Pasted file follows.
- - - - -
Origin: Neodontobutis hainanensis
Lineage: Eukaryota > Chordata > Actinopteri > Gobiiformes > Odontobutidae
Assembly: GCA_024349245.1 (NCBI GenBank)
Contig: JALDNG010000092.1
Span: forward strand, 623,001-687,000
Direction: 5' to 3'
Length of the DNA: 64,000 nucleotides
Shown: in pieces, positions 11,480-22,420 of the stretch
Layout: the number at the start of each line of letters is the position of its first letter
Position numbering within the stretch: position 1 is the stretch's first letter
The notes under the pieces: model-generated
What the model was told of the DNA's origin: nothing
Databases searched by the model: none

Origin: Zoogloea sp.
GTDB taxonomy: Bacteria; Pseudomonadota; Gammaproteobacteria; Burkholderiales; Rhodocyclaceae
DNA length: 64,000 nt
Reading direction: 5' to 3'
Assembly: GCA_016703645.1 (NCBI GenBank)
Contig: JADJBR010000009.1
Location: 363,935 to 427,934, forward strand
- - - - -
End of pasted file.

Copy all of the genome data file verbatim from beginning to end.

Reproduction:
Origin: Neodontobutis hainanensis
Lineage: Eukaryota > Chordata > Actinopteri > Gobiiformes > Odontobutidae
Assembly: GCA_024349245.1 (NCBI GenBank)
Contig: JALDNG010000092.1
Span: forward strand, 623,001-687,000
Direction: 5' to 3'
Length of the DNA: 64,000 nucleotides
Shown: in pieces, positions 11,480-22,420 of the stretch
Layout: the number at the start of each line of letters is the position of its first letter
Position numbering within the stretch: position 1 is the stretch's first letter
The notes under the pieces: model-generated
What the model was told of the DNA's origin: nothing
Databases searched by the model: none

Origin: Zoogloea sp.
GTDB taxonomy: Bacteria; Pseudomonadota; Gammaproteobacteria; Burkholderiales; Rhodocyclaceae
DNA length: 64,000 nt
Reading direction: 5' to 3'
Assembly: GCA_016703645.1 (NCBI GenBank)
Contig: JADJBR010000009.1
Location: 363,935 to 427,934, forward strand